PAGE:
AUSSIE COPS IN HOT WATER OVER INTERNET ABUSE WHILE ON DUTY
18th November, 2012 at 07:35:22
Internal enquiry on online gambling, shopping and dating websites
A group of twenty officers from the Midland 000 Emergency Communications Centre in Western Australia have been brought before an internal inquiry citing "widespread" internet abuse, reports the Australian Sunday Times.
An unnamed Police insider said officers were placing football bets, gambling on horse races and other sports, perusing internet dating sites, watching movies and shopping on eBAY while on duty at the emergency "nerve" centre.
"There were people gambling, placing bets on horses and footy, tennis, you name it," the police insider said.
A spokesperson for the Western Australian Police Service said in reply to questions posed by the newspaper : "It has been confirmed by our Police Operations Centre that investigations into certain incidents of inappropriate computer use were carried out and have now concluded".
Under the WA Police Code of Conduct handbook examples of inappropriate internet use include accessing interactive games, downloading MP3 or similar files, downloading games and carrying out personal business on the internet such as share trading.
The investigation was initiated following a warning sent from an unnamed Assistant Commissioner to a senior constable stating that his internet use would be audited in relation to his access of online gambling websites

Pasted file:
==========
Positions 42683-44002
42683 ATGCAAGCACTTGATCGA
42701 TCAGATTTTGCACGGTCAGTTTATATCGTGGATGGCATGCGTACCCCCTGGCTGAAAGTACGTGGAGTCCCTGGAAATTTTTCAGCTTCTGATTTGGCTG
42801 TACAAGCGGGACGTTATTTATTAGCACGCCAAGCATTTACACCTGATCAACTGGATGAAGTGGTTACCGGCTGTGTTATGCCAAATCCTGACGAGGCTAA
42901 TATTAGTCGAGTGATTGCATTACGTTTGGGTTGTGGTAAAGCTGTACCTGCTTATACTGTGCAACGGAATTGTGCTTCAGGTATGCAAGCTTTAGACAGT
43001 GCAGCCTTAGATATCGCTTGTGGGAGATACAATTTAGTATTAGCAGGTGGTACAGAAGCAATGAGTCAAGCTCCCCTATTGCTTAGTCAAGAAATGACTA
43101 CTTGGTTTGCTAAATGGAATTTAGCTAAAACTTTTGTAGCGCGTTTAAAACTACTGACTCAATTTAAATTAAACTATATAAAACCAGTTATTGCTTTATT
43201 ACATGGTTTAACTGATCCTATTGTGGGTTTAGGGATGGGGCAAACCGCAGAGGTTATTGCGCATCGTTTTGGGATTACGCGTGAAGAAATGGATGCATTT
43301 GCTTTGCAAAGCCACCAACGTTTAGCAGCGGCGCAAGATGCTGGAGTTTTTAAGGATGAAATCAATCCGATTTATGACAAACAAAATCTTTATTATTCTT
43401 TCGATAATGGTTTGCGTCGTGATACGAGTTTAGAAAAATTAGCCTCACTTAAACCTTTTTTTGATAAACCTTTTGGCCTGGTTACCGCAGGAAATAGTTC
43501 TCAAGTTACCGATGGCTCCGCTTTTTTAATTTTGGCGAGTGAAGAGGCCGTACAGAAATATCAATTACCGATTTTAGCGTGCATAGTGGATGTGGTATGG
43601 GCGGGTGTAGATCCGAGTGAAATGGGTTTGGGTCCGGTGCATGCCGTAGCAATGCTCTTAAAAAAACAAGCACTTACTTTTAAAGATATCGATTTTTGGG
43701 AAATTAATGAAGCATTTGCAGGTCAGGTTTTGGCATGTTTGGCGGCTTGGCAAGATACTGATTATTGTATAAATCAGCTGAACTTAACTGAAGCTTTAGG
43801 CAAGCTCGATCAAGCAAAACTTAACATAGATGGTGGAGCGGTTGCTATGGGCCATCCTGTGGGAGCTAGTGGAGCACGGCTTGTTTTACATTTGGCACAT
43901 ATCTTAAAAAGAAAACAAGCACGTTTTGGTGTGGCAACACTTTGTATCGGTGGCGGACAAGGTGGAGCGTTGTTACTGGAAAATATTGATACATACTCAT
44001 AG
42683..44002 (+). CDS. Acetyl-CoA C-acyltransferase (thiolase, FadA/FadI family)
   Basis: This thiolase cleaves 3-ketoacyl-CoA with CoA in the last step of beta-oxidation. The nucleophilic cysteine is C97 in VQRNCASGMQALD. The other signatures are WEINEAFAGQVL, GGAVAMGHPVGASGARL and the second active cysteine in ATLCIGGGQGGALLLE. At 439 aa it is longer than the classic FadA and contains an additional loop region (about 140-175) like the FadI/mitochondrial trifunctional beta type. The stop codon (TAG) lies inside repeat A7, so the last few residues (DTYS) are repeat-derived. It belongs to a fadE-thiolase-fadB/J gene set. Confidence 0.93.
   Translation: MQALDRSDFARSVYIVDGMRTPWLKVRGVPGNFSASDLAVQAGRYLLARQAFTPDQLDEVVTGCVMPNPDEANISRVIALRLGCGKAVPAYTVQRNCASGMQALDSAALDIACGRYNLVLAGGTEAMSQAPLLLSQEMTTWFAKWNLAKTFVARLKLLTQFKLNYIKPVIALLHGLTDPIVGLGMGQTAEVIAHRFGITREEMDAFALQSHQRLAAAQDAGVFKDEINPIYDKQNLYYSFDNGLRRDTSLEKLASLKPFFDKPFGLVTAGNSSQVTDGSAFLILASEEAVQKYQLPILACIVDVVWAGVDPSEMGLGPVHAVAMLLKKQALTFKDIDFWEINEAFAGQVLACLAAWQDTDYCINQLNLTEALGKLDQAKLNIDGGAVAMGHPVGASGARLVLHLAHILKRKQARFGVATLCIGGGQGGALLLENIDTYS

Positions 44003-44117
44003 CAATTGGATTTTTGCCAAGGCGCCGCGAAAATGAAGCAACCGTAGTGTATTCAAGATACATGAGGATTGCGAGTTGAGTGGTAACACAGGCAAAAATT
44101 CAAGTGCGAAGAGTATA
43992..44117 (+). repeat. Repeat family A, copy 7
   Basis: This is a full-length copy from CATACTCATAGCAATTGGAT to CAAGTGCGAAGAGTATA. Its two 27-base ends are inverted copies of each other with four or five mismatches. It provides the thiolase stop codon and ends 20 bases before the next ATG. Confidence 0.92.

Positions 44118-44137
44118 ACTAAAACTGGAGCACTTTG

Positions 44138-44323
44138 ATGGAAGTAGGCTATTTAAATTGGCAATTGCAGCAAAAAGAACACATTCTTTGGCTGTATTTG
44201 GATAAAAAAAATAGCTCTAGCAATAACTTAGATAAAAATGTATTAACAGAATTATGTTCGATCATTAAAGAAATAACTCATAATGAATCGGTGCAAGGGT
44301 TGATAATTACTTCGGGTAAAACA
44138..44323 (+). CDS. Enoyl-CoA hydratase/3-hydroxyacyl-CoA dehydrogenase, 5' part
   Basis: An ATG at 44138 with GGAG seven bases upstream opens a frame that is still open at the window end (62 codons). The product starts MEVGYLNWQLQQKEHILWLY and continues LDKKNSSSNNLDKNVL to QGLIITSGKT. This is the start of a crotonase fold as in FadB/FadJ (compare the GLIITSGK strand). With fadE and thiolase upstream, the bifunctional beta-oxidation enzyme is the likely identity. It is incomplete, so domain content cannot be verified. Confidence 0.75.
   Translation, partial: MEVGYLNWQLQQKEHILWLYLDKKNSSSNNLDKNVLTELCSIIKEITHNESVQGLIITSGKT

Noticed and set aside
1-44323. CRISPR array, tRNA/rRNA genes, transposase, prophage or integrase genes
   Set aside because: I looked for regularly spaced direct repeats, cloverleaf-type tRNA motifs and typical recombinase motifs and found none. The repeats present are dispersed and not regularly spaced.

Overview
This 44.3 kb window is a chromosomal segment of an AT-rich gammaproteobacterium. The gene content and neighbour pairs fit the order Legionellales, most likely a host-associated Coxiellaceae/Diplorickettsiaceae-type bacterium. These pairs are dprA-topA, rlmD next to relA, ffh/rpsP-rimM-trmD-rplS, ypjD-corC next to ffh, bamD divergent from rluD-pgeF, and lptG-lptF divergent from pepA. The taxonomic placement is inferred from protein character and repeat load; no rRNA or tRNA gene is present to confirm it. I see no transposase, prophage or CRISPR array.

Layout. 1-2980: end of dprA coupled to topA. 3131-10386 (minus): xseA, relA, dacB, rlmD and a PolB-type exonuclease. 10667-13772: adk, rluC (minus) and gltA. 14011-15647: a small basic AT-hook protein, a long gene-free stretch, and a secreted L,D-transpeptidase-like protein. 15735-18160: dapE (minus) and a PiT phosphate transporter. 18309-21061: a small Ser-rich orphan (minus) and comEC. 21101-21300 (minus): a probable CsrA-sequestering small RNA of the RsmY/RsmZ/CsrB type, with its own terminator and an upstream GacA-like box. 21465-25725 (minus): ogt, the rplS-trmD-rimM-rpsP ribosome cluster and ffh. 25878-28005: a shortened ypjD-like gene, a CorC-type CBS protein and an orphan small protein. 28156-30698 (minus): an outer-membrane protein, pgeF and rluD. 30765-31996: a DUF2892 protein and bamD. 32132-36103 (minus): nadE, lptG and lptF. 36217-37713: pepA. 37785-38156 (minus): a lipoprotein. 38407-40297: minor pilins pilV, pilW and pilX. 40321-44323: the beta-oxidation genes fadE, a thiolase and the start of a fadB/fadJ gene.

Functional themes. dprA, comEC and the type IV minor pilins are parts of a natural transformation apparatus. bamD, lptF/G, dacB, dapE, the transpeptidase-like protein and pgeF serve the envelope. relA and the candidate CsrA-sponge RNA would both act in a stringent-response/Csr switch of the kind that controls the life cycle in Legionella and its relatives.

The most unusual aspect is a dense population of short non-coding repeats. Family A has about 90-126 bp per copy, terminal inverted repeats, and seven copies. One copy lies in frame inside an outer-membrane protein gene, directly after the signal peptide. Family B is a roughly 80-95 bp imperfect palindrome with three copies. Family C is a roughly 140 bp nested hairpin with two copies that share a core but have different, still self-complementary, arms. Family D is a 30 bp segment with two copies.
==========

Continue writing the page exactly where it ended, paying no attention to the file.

In related news, similar action has been taken against a seven-officer Safer Neighbourhood Metropolitan Police Team in the Mottingham and Chislehurst North Ward of Bromley in the United Kingdom.
All seven either resigned or were dismissed when it emerged they had been playing backgammon and poker, watching TV, going for runs and failing to execute the tasks expected of them while on duty.
The investigation, undertaken by the Metropolitan Police Service's (MPS) Di rectorate of Professional Standards, found two members guilty of gross misconduct, dismissed a third while four others resigned. Three officers were additionally charged with police misconduct and criminal offences.
A Metropolitan Police Service Statement said:
"The disciplinary panel heard evidence that officers from the team had played backgammon and poker whilst on duty, watched TV in the office, frequently failed to go out on patrol, had not worked full tours of duty and also claimed overtime that had not been worked.
In addition, one officer had gone out for runs during the working day whilst a further officer cleaned his golf clubs in the office.
These activities appear to have taken place at the expense of policing duties, such as patrolling the local area.
Commander Allan Gibson, head of the MPS Di rectorate of Professional Standards, said: These officers let the whole of the service down with their behaviour; but more importantly they let down their local community.
There is no place for lazy attitudes in the MPS and those who are found to be failing in their duties will be held to account.
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